I am aware that this is supposed to be a blog about fictional horses and their exploits, not so much about reality. But when reality begins to rival a Dorothy Lyons story, how can I resist?
Gallant Fox, Horse Of The Year in 1930. This beautiful photo is from the 1964 book The Thoroughbred by Bert Clark Thayer.
In the 123 years of the American Thoroughbred racing world naming one racehorse as the best of the year, regardless of age or gender, only 10 fillies have won the honor. This year, the only horses nominated are fillies. The California 5-year-old Zenyatta and the 3-year-old sensation Rachel Alexandra have this field all to themselves.
The winner of the Horse Of The Year award will be announced on Monday, January 18, 2010. As an Easterner, I have a sentimental favorite in Rachel and an even more sentimental ax to grind with California. But Zenyatta's Breeder's Cup was something else again, and was voted the National Thoroughbred Racing Association's Moment Of The Year.
But, then again, Rachel's Haskell...
What a choice. And what a year for the other sex of Thoroughbred racing.
There is a book from Eclipse Press about the first ten female winners, Women Of The Year: Ten Fillies Who Achieved Horse Racing's Highest Honor, which looks very interesting. The winners were: Busher (1945), Twilight Tear (1944), Regret (1915), Miss Woodford, Imp (1899), Beldame (1904), Moccasin (1965, shared with Roman Brother), All Along (1983), Lady's Secret (1986), and Azeri (2002).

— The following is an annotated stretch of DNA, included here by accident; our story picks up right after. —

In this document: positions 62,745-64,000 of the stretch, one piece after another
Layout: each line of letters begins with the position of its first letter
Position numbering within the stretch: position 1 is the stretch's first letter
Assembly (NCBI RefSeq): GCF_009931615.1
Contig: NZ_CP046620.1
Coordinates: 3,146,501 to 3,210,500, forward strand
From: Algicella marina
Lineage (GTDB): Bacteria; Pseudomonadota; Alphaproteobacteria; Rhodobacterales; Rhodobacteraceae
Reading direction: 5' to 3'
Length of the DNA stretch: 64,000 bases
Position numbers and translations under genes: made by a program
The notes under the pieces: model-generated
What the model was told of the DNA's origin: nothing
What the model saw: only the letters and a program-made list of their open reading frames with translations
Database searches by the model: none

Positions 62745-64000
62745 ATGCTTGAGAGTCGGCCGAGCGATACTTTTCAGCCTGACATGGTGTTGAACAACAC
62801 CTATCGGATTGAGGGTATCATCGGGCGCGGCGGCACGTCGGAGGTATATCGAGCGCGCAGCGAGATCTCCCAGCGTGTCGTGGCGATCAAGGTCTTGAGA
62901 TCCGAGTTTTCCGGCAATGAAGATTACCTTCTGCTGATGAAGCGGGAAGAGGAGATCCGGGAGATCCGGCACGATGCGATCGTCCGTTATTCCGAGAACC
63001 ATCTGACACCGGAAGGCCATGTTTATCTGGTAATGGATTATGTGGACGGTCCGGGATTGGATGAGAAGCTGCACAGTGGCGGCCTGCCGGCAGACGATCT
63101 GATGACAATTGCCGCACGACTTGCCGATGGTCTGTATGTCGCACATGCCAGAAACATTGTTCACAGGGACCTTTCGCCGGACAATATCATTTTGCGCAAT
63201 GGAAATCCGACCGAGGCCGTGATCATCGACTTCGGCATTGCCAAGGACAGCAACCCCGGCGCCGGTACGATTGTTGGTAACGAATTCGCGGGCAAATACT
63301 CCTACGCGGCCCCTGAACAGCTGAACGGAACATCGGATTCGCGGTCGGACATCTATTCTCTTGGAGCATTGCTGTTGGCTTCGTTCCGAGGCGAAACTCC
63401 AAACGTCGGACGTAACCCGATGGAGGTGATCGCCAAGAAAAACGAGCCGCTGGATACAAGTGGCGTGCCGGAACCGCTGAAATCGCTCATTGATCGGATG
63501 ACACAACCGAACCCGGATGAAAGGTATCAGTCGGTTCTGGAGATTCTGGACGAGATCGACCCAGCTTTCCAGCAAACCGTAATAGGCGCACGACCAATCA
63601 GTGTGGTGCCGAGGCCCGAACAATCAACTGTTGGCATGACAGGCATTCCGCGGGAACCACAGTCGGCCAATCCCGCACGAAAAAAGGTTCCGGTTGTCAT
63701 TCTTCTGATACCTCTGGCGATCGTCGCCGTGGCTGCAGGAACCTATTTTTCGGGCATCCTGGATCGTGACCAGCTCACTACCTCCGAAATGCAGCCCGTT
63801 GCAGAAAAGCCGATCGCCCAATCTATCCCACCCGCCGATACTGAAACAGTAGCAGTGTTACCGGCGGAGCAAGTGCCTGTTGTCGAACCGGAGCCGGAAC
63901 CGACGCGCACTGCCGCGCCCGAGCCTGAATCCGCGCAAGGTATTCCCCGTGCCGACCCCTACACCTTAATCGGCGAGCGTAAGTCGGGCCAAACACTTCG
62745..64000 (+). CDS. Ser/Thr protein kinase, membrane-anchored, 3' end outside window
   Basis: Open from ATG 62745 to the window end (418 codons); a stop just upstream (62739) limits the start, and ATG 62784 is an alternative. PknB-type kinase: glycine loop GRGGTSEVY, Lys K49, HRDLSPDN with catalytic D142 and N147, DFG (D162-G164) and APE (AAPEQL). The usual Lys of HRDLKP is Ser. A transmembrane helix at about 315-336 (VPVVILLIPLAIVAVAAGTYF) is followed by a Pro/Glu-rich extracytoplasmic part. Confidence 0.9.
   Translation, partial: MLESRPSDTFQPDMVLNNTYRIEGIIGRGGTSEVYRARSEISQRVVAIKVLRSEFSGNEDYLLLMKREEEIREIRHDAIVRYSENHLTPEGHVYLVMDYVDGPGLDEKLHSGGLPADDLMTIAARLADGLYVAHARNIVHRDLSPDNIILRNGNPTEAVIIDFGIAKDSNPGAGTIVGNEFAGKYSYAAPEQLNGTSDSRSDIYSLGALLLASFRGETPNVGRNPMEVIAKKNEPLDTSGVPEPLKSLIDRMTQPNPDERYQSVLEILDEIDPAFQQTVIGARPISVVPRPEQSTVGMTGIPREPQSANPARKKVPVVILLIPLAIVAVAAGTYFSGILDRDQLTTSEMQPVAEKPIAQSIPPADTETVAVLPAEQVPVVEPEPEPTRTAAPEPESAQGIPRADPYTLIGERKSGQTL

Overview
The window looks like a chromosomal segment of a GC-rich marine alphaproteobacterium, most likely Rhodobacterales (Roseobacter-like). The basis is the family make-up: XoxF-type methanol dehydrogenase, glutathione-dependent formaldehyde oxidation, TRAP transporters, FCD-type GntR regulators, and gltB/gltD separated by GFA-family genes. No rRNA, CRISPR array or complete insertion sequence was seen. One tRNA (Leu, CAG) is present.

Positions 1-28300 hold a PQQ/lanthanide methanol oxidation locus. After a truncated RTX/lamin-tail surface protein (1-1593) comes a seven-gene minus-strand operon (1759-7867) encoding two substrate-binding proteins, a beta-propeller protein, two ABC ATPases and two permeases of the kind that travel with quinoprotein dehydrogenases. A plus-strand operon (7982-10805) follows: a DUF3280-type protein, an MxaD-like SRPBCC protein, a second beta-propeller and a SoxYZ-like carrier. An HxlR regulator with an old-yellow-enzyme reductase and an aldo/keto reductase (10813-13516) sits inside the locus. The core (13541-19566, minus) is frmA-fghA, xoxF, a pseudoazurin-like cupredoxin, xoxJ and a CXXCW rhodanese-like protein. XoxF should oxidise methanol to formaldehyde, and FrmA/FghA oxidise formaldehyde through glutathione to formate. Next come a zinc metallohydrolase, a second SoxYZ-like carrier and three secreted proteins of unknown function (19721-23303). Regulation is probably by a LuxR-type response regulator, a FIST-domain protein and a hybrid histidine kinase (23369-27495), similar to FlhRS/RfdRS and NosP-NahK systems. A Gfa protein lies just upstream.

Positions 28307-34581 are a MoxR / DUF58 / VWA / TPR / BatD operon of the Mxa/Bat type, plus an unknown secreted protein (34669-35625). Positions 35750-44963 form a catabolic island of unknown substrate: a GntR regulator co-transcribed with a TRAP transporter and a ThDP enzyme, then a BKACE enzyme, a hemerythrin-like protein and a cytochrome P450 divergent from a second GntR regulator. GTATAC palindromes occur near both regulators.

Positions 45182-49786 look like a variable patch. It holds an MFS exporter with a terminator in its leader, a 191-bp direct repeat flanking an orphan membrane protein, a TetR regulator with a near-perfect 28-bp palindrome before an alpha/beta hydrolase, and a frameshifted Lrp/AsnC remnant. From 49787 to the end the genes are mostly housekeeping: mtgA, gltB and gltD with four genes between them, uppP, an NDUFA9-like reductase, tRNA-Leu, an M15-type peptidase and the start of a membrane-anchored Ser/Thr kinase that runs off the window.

Only Two Horse Of The Year Finalists - ESPN
TV coverage of the awards show on Monday, January 18
A Look At 2010 - ESPN
Tongue-in-cheek predictions commenting on, among other things, the California fans of Zenyatta, her rather unusual retirement training, Rachel Alexandra's owner's dislike of artificial tracks, and Philly Park's current role as the wackiest track in America. See below.
Jockeys Battle - Literally - At Philadelphia Park - Philadelphia Daily News
Account of a fist fight that broke out during a race between rival jockeys. I only wish I rode well enough to conduct a brawl while galloping. Or cantering. Or trotting. Or, hell, at a standstill.
My March 2009 blog post for the Jessie Haas book Working Trot has been updated (finally) with a cover photo.